Monday, 16 July 2007

Mortification in the Spiritual Life

I have recently been reading from a book entitled "Christian Perfection" by St Alphonsus Rodriguez (1530-1617).
I was interested by what I read in the section on mortification in which St Alphonsus says,
"It is true that Christian perfection does not essentially consist in mortification, but in the love of God: and a man is not perfect till he is united to God by the bond of love. But, as a stone which is raised from the ground falls back again to its centre as soon as that is taken away which hinders it from its natural inclination of falling back; so, no sooner is our soul, which is a spiritual substance and created for God, freed from the impediment of its passions, and from all other things that miserably fasten it to the earth, but it presently raises itself unto God as to its end and centre, and by the assistance of his grace unites itself unto him by charity.

It is important for us to remember, as St Alphonsus pointed out, that being holy and becoming a saint does not consist of being as mortified as we can possibly make ourselves. Neither should we forget that close union with God is not possible with our first becoming detached from those things which hinder our union. For example, wasting time, wanting our own way and not giving way to others when this is of no consequence, damaging our health through over eating and drinking. All of creation is good, because God made it so but we must always try and use it in a way that it leads us to God and not so that the things become ends in themselves e.g. food, do we use food in order to lead a healthy lifestyle and be at our best to serve God or do we over-indulge and make food itself into a little god.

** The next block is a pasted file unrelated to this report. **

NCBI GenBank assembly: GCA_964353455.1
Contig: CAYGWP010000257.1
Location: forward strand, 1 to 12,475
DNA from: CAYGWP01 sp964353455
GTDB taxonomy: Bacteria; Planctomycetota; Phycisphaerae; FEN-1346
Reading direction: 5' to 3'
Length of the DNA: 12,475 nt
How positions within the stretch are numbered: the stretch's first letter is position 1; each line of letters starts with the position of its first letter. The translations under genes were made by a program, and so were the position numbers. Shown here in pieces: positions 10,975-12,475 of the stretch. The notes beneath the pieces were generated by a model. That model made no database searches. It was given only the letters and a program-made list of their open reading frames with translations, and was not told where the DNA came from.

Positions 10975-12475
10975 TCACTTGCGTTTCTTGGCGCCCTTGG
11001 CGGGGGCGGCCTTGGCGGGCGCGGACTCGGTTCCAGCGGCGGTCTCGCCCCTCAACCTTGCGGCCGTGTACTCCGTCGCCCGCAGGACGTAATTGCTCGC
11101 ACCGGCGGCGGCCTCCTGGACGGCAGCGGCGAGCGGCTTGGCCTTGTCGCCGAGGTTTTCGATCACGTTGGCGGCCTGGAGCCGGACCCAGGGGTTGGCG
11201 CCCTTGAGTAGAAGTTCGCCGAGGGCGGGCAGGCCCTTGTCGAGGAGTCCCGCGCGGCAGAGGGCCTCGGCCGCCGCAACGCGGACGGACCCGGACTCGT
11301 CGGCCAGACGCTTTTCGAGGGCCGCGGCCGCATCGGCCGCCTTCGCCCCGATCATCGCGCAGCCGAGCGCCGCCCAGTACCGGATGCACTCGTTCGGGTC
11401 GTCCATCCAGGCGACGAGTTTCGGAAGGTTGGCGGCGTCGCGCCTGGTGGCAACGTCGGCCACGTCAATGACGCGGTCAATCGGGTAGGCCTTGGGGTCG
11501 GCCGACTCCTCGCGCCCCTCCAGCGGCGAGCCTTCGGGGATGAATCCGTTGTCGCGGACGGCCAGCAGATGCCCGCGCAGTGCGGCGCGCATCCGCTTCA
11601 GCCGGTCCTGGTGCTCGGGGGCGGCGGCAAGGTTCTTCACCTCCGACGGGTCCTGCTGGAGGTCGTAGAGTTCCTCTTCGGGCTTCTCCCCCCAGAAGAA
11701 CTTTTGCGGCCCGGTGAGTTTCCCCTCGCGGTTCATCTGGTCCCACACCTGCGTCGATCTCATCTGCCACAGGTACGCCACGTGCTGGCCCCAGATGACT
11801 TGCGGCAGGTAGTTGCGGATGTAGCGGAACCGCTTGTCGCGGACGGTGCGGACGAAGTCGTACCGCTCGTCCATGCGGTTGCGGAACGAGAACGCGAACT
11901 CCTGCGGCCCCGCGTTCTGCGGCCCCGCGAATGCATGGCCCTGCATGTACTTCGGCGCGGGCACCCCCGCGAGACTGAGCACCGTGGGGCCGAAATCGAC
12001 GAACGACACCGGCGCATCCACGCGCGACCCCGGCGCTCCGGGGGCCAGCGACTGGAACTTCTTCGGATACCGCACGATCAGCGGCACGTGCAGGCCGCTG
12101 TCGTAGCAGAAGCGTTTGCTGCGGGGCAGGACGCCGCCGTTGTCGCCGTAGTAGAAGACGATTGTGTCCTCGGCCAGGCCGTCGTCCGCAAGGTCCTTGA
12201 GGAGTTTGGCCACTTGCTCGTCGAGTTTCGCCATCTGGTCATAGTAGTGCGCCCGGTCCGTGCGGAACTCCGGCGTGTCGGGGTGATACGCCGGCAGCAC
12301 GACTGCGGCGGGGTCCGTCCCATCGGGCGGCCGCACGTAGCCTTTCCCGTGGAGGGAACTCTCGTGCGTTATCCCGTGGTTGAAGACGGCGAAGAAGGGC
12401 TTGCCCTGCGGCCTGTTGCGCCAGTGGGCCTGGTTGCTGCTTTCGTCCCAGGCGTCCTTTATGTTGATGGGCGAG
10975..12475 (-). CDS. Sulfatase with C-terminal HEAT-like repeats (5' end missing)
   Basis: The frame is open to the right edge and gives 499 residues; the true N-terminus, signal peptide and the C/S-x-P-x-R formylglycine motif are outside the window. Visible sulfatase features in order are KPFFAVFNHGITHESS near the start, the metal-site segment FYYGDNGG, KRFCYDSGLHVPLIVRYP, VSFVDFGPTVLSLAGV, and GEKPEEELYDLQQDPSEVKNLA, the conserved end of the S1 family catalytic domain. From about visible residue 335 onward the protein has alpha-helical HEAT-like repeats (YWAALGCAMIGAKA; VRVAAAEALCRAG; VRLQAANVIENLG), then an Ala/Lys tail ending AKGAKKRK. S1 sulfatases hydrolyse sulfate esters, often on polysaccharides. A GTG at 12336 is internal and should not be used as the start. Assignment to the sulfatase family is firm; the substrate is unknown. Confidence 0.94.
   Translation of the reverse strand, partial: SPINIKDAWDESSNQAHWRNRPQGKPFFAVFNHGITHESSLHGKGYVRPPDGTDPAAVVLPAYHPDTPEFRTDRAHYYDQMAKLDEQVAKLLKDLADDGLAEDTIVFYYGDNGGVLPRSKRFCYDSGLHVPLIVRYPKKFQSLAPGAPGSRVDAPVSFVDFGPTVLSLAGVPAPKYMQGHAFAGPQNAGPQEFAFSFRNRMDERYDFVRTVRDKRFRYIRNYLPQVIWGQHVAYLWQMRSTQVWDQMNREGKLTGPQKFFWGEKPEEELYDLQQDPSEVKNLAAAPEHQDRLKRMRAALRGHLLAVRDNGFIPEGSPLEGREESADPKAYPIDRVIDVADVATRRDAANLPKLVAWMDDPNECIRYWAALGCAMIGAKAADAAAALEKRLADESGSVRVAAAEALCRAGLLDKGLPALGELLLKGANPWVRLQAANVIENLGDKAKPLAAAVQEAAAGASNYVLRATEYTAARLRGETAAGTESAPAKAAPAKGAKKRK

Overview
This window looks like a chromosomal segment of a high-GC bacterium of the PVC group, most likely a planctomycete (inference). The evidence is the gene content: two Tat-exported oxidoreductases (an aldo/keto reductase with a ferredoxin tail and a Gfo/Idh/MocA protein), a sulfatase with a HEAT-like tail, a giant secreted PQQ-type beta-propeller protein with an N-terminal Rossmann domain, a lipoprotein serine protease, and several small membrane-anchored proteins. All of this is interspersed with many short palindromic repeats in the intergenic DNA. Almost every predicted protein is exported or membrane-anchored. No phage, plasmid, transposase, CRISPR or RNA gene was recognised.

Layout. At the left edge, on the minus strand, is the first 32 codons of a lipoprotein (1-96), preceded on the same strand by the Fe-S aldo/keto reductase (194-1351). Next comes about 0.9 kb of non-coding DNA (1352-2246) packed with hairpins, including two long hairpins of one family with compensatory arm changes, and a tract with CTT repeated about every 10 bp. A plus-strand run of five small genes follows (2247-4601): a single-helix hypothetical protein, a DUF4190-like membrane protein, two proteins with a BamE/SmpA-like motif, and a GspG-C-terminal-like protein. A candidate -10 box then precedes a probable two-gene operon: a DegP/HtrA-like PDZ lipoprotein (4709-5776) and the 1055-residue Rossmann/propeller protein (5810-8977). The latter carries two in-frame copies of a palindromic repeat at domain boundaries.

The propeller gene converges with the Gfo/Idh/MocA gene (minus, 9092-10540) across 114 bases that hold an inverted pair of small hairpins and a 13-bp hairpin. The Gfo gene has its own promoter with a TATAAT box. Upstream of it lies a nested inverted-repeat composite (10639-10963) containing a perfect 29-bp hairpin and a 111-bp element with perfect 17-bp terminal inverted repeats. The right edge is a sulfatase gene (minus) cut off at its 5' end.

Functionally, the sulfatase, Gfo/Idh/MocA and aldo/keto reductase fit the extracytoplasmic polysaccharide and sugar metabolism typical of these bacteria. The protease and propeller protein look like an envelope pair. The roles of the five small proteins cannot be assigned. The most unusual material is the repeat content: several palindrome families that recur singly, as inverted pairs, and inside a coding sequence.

Obviously some attachments are greater than others but St John of the Cross said that whether a bird is tied by a rope or by a small cord it is still unable to fly.
By working with God's grace, through prayer and the practice of the virtues let us strive to purify our hearts of all disordered attachments in order to make space for God, who brings us happiness greater than anythings created can offer us.
"You have put into my heart a greater joy than they have from abundance of corn and new wine" (Psalm 4)


Dove3 said...

You might enjoy

Anonymous said...

"You have put into my heart a greater joy than they have from abundance of corn and new wine"

Maybe off-topic, but heart melts (for want of another phrase) when this comes around in the Breviary.